http://assets-s3.rollingstone.com/assets/images/album_review/a3ca7b730a828623cbf1116ec262694b1342e9b6.jpg The Drop

Brian Eno

The Drop

Rolling Stone: star rating
Community: star rating
5 3 0
September 4, 1997

On his first album in three years, pioneering ambient architect Brian Eno unveils yet another brand of sonic manipulation, a type of music he vaguely labels "drop." Angular melodies, bent guitar notes, piano drizzles and manipulated effects make up The Drop's mixed bag of 17 minicompositions (most clocking in at under three minutes). As usual, Eno is more interested in introducing new musical equations than in actually solving them: He leaves behind the cinematic spaciousness that characterized much of his earlier ambient work and instead creates a series of musical interludes that sound as if they've been stripped of their original contexts — fragmented webs that, strangely, end up connecting nothing.

Album Review Main Next


Community Guidelines »
loading comments

loading comments...


Sort by:
    Read More
    Daily Newsletter

    Get the latest RS news in your inbox.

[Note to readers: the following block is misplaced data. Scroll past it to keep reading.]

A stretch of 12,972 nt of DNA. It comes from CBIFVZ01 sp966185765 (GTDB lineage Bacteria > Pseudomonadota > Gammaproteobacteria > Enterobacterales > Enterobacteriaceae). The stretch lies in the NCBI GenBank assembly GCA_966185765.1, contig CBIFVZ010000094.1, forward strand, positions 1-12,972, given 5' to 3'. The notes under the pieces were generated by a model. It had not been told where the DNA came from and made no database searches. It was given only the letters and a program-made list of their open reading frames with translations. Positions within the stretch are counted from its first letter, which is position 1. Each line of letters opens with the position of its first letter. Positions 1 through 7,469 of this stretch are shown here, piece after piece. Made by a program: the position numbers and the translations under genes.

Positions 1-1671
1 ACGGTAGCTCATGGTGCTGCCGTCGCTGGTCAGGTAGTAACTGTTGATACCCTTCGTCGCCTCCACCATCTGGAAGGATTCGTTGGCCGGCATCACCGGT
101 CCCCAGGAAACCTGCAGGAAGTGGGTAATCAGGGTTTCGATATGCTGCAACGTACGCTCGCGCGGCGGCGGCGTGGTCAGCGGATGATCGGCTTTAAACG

Sign up to receive the Rolling Stone newsletter and special offers from RS and its
    marketing partners.


    We may use your e-mail address to send you the newsletter and offers that may interest you, on behalf of Rolling Stone and its partners. For more information please read our Privacy Policy.

    Song Stories


    Nelly Furtado with Timbaland | 2006

    This club-oriented single featuring Timbaland, who produced Nelly Furtado's third album, Loose, was Furtado’s sexy return after the Canadian singer's exploration of her Portuguese heritage on Folklore. "In the studio, initially I didn’t know if I could do it, 'cause Timbaland wrote that chorus," Furtado said. "I'm like, 'That's cool, but I don't know if I'm ready to do full-out club.'" The flirty lyrics are a dance between a guy and girl, each knowing they will end up in bed together but still playing the game. "Tim and I called it 'The BlackBerry Song,' she said, "because everything we say in the song you could text-message to somebody."

    More Song Stories entries »